On Thursday we were up bright and early to catch the ferry to Rottnest Island—just 30 minutes by boat from Perth mainland. Upon arrival at Rottnest we rented a tandem bike and snorkel gear before setting out to explore the island. It was a bit of a rough start on the tandem bike and we were both wondering if we would need to exchange it for two separate bikes. But we switched spots and eventually got the hang of it and it was so much fun! This first day we biked a loop that covered the Southern part of the island. The island is absolutely beautiful and the landscape is similar to that of the Greek islands or Croatia—lots of limestone, beautiful beaches, and blue blue water. We made lots of stops over the course of the day at various bays, beaches, a WWII Bunkie, and to snorkel a shipwreck! There have been 12 shipwrecks in the island’s history and the one we snorkeled was a ship called Shark. It was extremely cool but also rather eerie to swim around the sunken vessel. Multiply that by 25 when I encountered a school of fish that were each the size of my lower body.



You can see the top of the shipwreck sticking out of the water below!


At the end of our cycling day we checked in to our very own little cabin and soon after we had a visit from a potential third bunkmate. This guy is known as a quokka–a marsupial native to Rottnest Island. Rottnest is one of the only places in the world where quokkas can be found living in a natural habitat (there are a few other very small colonies in WA). The island was actually named after the quokkas; when Europeans discovered the island they thought the quokkas were giant rats and thus named the island after “rotte nest”–the dutch phrase for rats nest. In reality, the quokkas are a super cute little animal that has become pretty accustomed to humans given the touristy nature of Rottnest. “Ralph” as we named our pet quokka spent about half an hour meandering around our cabin before he made away with one of Zoe’s granola bars from her backpack.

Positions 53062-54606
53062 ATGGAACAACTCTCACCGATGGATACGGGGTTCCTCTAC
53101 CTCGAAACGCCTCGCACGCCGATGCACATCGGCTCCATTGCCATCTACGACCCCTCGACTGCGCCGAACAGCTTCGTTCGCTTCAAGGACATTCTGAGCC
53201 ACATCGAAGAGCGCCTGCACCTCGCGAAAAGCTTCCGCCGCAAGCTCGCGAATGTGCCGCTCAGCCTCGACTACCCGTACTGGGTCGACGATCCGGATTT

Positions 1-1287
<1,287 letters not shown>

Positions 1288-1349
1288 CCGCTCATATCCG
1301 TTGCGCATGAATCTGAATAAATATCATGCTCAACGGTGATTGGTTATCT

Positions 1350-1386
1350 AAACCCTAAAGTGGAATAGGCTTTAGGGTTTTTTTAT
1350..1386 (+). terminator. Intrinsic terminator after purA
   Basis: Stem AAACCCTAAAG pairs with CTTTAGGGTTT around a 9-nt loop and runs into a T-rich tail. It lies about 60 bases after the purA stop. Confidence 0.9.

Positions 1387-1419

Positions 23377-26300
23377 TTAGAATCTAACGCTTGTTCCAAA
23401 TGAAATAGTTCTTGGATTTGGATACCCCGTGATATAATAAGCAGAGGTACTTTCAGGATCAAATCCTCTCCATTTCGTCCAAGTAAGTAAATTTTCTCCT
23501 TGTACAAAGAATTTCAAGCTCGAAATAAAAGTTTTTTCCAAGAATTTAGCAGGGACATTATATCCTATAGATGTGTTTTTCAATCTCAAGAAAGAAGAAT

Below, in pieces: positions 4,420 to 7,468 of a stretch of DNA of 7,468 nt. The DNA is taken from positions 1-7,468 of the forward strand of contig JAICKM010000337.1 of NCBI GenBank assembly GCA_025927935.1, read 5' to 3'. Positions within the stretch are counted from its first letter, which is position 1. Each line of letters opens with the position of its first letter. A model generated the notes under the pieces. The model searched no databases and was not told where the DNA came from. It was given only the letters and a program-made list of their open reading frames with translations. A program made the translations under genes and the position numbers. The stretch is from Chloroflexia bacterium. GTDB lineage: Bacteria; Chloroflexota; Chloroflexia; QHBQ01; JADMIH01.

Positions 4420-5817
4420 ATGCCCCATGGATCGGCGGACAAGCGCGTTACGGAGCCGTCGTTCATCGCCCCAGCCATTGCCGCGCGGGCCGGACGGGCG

We enjoyed a beautiful sunset on the beach with a few beverages!


Friday was another full day of cycling, this time around the northern half of the island. We biked the entire northern coast and then returned to our favourite beach of the day–Ricey Beach–to relax and do some reading before we had to return the books. The scenery was equally beautiful on this half of the island and the roads are practically empty. We found ourselves passing by other bikers once every half hour on average I would guess and no cars are allowed on the island other than the shuttle buses which is amazing! Rottnest really is a great destination for people of all ages looking for a relaxing but active getaway. Zoe and I both agreed we would be ferry seasons pass holders if we ever lived in Perth. The island is all controlled by a state authority so they have done a great job of keeping big commercial developments out, by prohibiting private land ownership, and conserving the natural environment. There is a small village with a few places to eat and buy necessities (liquor store of course) and a modest area of accommodations but aside from that the rest of the island is open roads and the great outdoors.


All in all, a great week in WA with Rottnest Island being the highlight hands down!